This focus on the common does not let you immerse completely in the place, and whatever extent you manage to immerse it is difficult to be non-judgmental. The moment you start comparing, the judgment creeps in and takes away the joy of sheer immersion. I have been able to suspend my judgment when I travelled alone, that in itself is a pleasure that we hardly get in our routine lives. In fact most of the times I try and travel without the gadgets that keep me connected to my home. Just make one call home a day to tell them I am fine and be ensured that everything back home is OK, and spend the rest of the 23 hours 55 minutes in the place you are. Stories can be shared once I am back. Internet is used only to get information about the place and not to engage with people and activities that will again pull me into my home world.
Next to the being bound to your roots comes the extent of freedom. We know that attachments always take away a bit of our freedom and more the attachments more the loss of freedom. No matter how considerate your co-travelers are, they do take away a bit of your freedom. Each of us has our own way of travelling, our choices of what we like to do and our own pace to see a place. I like to go for early morning walks, I like to see the place waking up, when people are yet to wear their masks, when they are yet to wear their roles and responsibilities, when their thoughts are still pure and when they are not really conscious of the world around them. Now to get up early morning is not an exciting idea for most people who travel to relax. I like to sit and chat with common people and listen to their thoughts, and it takes some effort to make people comfortable to be able to talk to you, and let go of the walls that separate you.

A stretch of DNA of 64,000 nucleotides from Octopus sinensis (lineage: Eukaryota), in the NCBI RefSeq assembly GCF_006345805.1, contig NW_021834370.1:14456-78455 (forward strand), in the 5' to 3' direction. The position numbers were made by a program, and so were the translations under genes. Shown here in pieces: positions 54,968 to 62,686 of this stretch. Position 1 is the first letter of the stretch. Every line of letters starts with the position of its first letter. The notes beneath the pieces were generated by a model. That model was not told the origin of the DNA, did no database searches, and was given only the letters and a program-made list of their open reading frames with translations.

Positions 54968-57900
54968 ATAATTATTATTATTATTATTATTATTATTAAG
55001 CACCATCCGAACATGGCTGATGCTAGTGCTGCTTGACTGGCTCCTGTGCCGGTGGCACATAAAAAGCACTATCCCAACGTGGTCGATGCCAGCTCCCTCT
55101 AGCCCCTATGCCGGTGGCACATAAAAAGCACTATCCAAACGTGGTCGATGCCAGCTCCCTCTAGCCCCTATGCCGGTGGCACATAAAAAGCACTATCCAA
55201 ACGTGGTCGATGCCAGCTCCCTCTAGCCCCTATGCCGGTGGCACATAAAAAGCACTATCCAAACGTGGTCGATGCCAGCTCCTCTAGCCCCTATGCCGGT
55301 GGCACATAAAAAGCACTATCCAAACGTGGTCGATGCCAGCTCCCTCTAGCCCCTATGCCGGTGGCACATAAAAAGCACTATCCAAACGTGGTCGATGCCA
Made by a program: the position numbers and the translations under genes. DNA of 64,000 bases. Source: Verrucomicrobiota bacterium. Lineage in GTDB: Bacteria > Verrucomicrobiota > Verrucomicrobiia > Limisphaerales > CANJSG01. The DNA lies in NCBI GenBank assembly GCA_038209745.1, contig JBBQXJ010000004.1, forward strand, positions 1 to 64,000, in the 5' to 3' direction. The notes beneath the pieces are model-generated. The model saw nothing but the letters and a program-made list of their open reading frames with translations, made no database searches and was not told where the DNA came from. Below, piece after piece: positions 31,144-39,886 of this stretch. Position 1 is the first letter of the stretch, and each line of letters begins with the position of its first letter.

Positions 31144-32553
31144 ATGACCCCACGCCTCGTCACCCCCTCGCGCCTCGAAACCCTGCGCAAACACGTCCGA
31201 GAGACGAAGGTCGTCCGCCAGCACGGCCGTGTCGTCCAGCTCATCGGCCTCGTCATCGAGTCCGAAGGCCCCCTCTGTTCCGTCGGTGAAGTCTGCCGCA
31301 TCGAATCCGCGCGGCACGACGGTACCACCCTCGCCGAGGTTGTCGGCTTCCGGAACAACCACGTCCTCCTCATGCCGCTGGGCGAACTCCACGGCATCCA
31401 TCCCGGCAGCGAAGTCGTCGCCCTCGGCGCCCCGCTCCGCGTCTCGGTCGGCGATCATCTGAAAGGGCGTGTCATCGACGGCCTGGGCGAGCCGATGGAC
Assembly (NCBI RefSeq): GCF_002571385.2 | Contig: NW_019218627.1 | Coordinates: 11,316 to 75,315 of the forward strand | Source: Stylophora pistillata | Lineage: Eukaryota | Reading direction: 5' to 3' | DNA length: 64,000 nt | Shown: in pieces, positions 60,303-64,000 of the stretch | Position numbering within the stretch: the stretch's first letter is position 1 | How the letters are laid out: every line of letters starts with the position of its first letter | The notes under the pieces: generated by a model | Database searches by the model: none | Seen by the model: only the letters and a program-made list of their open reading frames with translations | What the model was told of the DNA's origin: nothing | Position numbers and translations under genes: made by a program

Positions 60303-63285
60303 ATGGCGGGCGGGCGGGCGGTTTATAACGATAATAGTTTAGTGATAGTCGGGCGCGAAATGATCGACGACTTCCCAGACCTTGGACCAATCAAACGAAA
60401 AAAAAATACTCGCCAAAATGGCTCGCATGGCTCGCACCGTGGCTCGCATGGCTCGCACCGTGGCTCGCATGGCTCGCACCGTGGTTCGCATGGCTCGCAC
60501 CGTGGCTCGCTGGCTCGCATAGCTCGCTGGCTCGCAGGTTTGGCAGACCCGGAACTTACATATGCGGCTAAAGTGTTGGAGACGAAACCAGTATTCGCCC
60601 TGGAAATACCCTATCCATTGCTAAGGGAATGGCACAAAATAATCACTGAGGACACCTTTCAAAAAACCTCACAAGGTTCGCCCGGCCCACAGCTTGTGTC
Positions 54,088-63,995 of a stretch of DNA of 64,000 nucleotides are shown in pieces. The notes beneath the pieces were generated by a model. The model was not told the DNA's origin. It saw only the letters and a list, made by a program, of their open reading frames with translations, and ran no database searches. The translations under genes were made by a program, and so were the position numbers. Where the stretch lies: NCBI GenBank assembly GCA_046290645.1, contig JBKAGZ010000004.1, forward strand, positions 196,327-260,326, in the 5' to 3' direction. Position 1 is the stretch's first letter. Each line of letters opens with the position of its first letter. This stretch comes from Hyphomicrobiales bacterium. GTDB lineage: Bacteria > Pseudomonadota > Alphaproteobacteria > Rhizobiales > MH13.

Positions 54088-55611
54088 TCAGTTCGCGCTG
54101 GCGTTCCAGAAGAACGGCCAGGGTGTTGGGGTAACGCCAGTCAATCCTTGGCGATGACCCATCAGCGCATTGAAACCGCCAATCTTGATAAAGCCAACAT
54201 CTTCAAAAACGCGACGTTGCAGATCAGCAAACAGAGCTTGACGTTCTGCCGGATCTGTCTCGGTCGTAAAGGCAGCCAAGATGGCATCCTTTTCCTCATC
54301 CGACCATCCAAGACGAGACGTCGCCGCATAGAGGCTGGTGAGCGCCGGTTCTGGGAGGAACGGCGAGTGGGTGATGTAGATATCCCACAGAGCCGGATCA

Not many people are willing to invest that kind of effort in opening channels with apparently insignificant people. Sometimes I want to spend whole day in a museum studying the artifacts and reading the material and talking to people who know more about the displays there. Museums are again not a great favorite with many people. The crux is that when I am alone I am in complete control of my time and can engage in activities that I truly enjoy without any need to oblige anyone or to return an obligation. Imagine studying a museum when you know someone outside is wasting his or her time because of your love for the subject. Even that guilt takes away some joy and you try to compensate it somewhere else, by going to places where you may not go if you were travelling alone.